Parole and due process

Leslie Van Houten - Patricia Krenwinkel - Susan Atkins

I imagine this also had something to due with the fact that one prisoner had a wealthy, well-connected family which could afford good lawyers:

Last week, on opposite coasts of the United States, two very different and controversial parole and release decisions were made. In one case, a grey-haired woman was denied parole after nearly fifty years in prison. In another, a sixty-year-old man was released. Both have been supervised for decades and both have lived under the scrutiny of the public and media spotlight since the day they committed their crimes.

The cases, however, demonstrate a key inequity in the criminal justice system as it exists. Disparities in sentencing, length of time in prison, and parole requirements and release decisions across the various jurisdictions in the U.S. provide significant fodder for legal scholars and policy makers alike.

On July 23, 2016, California Gov. Jerry Brown denied parole to Leslie Van Houten. A former so-called Manson family member, Van Houten had been recommended for parole by the California Board of Parole Hearings. Originally sentenced to death, Van Houten has been imprisoned since her conviction in 1971.

Though she has been described as a model inmate who works with other prisoners and has earned a college degree during her decades in prison, Gov. Brown issued Van Houten her 20th parole denial. He declared that she remains an “unreasonable risk” to society. Prior to the governor overruling the board recommendation, the Los Angeles district attorney turned over 140,000 signatures petitioning for Van Houten’s continued confinement.

Across the country, a U.S. District Court judge in the District of Columbia ordered that John W. Hinckley, Jr. be released from a psychiatric hospital where he has been held for 35 years. Hinckley, now 61, no longer poses a threat to himself or others, according to District Judge Paul L. Friedman – despite the attempted assassination of President Reagan in 1981.

The Justice Department has consistently opposed Hinckley’s release and any greater freedoms and is reviewing the District Court’s ruling. The 103-page opinion of the court cites Hinckley’s extensive treatment and found “by a preponderance of the evidence that Mr. Hinckley presents no danger to himself or others.”

Two cases. Two horrendous crimes. Two very different outcomes.

In Van Houten’s case, it would appear that public opinion – and the signatures of 140,000 unrelated people with little factual knowledge – influenced Gov. Jerry Brown. In the presidential assassin’s, a judge – the scienter and fact-finder – made a ruling based on evidence. In many states and jurisdictions where indeterminate sentences are imposed, outcomes like these demonstrate how due process and procedural questions plague the parole process.

According to the California Department of Correction and Rehabilitation website, decisions to grant paroles are subject to review as part of a check and balance system to ensure public safety. The law includes review to determine if there are errors of law or fact, and grants the governor discretionary review of the ultimate decision. California’s penal code also allows any public comment on parole for any prisoner.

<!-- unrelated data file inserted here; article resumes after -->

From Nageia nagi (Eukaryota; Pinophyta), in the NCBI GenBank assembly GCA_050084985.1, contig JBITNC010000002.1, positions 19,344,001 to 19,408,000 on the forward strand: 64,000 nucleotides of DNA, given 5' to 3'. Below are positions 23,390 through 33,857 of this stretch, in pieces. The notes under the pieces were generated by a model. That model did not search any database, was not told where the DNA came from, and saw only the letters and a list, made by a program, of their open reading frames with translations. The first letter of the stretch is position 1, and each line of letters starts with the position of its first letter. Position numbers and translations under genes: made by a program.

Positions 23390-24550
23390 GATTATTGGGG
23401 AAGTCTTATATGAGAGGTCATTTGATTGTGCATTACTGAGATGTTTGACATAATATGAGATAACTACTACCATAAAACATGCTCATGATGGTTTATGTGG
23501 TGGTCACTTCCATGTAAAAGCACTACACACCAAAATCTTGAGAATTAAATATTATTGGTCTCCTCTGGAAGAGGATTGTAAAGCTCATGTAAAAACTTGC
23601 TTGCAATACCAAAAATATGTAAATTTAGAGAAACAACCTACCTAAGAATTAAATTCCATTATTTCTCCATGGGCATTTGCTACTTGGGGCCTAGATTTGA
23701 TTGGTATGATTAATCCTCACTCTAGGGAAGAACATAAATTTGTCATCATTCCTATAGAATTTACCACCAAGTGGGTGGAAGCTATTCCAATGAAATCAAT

In Van Houten’s case, a parole board would have reviewed many of the same factors that a judge reviewed in Hinckley’s case. It would have examined counseling and psychology reports; behavior and disciplinary reports; vocational and educational accomplishments of the prisoner; involvement in self-help and therapy; and parole plans – where the released prisoner will live, work, and how she would be supervised.

For the California board to recommend parole, most of the factors evaluated must have been positive. Similarly, in Hinckley’s release, a judge examined the criteria and confinement history along with release plans, and found them to be favorable.

The problem with indeterminate sentences is that while there are rules and regulations, there are no real rules. Over 100 years ago, in Ughbanks v. Armstrong, the U.S. Supreme Court held that there is no constitutional right to parole. Though a state parole law may provide for the possibility of parole, there are additional legal considerations about the actual creation of a liberty interest with constitutional protection. Throughout the past century, the Supreme Court – along with many state and federal courts – has grappled with various challenges and questions surrounding discretionary aspects of parole, liberty interests, and due process.

Defense Attorney Nicholas Braswell commented, “The Van Houten and Hinckley cases demonstrate how prisoners, agencies, courts, and executive offices struggle with the issue of parole where a minimum sentence is met, but release is discretionary. The driving legal concept has always been that parole, as a privilege, is a step in the rehabilitative process and thus beyond the true reach of due process in a criminal proceeding.”

The two cases will likely be argued and discussed in legal seminars, law schools, and unfortunately, op-ed columns over the course of the coming months. Prisoners’ due process rights vis-à-vis parole systems will again be questioned. However, it is likely that no one will be contemplating these questions more than an old-woman in a California prison as she watches the news about a would-be presidential assassin about to enjoy the most freedom he has had in 35 years.